# Functions and the aMAZEing Math Maze

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Ah, if you're here - I assume - you're having difficulties with functions.  They are, admittedly, a bit weird.  I will get to you're follow up question in a moment, but first let's talk about functions a bit.  They are really handy, and you'll be seeing a lot of them.

## Why do we need functions?

We are replacing the y in a formula with f(x).  So, instead of y = 2x + 7, we'd like to start using f(x) = 2x + 7.  We are doing this because there's a lot of interesting things we can be doing with formulas, and some of them are less confusing if we used this notation.

For instance - we used to have problems like ...  Solve y = 2x + 7 when x = -3.  So, we'd substitute -3 for x and the equation becomes y = 2(-3) + 7 or y = 1.

But now, we would say solve f(-3) = 2x + 7  Looks different but it's the same problem f(-3) = 1.  It's even more accurate because y actually doesn't = 1.  It only equals 1 when x = -3.

O'k, just to make things a bit more complex.  We also have terms like g(x), h(x) etc.  We can have any letter where the f is.  We use this because we sometimes have more than one function.  f(x) = 2x + 7 and g(x) = 5x - 2.  would be an example.

If this still makes no sense, there's more explanation at Math Is Fun.

## Why did I miss the original question?

Sure - right to the point....  Remember in the original questions, there were four possible answers.

The first was Linear for linear equations.  This would be an equations similar to f(x) = 3x + b where b is some constant value.  Is there an equation like this that would work for the rabbits?   It's obvious (I hope) that there's a 3 involved somewhere.  All of the rabbits totals are divisible by 3 (except the first one).  What would the linear equation be if there were 0 rabbits?  f(0) = 3(0) + b, so b would have to equal 1.  Does the equation work for f(1)?  f(1) = 3(1) + 1 = 4.

The quadratic form of the equation would be f(x) = ax2 + bx + c. Wow, we could spend some time here. But this isn't the right answer either. There are no values of a, b, and c that would generate the number of rabbits for that number of months. The third answer is of the form f(x) = ax + b.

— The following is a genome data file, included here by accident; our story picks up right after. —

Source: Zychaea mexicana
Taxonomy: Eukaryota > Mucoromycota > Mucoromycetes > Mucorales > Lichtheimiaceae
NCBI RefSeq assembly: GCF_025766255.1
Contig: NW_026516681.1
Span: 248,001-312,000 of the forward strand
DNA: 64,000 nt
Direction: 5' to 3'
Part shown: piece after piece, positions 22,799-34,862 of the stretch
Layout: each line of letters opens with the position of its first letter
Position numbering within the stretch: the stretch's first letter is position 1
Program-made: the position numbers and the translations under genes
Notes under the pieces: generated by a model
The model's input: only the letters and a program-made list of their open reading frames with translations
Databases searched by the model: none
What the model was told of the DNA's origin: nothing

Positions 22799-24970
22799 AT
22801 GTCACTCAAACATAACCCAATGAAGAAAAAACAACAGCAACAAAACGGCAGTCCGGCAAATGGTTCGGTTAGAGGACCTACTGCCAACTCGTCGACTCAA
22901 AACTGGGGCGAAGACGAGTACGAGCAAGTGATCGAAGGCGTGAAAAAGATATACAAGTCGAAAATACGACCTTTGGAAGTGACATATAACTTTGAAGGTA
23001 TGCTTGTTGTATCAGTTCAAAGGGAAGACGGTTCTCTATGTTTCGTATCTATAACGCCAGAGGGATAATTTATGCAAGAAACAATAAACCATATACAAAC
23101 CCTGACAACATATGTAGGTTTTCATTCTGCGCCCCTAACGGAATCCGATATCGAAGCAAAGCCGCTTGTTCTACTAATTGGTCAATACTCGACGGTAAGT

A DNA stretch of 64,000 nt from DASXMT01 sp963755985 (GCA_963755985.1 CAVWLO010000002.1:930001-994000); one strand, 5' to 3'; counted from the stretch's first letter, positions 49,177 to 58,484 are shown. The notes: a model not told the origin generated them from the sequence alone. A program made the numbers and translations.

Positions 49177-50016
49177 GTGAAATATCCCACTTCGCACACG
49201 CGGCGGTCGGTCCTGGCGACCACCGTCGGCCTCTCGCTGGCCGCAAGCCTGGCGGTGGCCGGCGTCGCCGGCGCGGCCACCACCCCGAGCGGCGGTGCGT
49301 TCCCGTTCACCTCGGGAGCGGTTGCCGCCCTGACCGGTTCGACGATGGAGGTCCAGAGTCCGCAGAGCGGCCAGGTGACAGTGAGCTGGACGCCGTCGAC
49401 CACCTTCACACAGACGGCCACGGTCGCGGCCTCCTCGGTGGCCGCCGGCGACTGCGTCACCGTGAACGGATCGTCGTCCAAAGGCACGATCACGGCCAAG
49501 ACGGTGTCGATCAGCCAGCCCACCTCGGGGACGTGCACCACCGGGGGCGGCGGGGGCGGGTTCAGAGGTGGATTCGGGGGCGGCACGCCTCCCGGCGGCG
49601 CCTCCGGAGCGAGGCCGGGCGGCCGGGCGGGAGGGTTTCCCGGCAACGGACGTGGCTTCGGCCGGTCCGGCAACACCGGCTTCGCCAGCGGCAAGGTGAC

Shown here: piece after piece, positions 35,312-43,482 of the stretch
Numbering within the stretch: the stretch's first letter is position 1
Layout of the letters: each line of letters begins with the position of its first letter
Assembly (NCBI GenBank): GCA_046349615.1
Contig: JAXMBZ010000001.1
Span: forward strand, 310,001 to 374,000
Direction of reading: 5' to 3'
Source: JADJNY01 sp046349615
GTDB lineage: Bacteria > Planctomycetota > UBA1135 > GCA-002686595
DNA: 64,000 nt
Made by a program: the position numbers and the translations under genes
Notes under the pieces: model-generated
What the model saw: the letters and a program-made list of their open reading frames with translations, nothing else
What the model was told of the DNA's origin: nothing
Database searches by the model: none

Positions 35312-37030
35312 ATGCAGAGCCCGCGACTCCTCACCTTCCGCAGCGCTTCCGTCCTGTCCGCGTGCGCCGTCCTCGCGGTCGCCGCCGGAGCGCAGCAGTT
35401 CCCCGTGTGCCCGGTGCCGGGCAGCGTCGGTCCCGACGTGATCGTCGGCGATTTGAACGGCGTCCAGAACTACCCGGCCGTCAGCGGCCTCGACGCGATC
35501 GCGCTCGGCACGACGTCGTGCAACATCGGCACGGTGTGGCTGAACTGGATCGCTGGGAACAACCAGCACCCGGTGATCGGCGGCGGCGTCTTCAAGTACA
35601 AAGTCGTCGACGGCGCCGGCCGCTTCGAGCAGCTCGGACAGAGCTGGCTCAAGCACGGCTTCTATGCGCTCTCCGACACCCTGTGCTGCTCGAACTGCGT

Whew - that looks complex.  But we're really approaching this backwards.  Look at the data.  At 0 months how many rabbits do we have?  Remember that any number to the power of 0 equals 1.  That's encouraging.  How many rabbits in the first month?  3 - so if a = 3 then 3 to the first power is 3 - that works.  Our equation becomes a fairly simple ...

f(x) = 3x

So, we can see that the number of rabbits increases exponentially!

Still confused?  It would have only taken a few seconds to graph this data. I think it shows that this graph did not take me much time to create.  Yet it demonstrates and extreme increase in number of rabbits each month.  You might say that the growth rate is exponential!

Answer D?  Absolute Value -  I'm hoping no one used that answer  if it were an absolute value equation, then we'd also produce three rabbits at negative one month.

So, the correct answer was C.  And yes, I have noticed that a disproportionate number of answers seem to be C.  Don't count on that to help you with a real test.  There are several good apps that would have given you really pretty graphs if you would like to download them to your phone.

## The new question!!!!!!

Oh, the excitement is palpable isn't it?  (I just wanted to use the word palpable).  Let's do it this way.  At the end of the first month, we have produced 3 figurines of Bob.  At the end of the second month there are 6 figurines.  At the end of the third month there are 9,  Finally, at the end of the fourth month we have 12 figurines.

What type of function would represent this data?

a)  Linear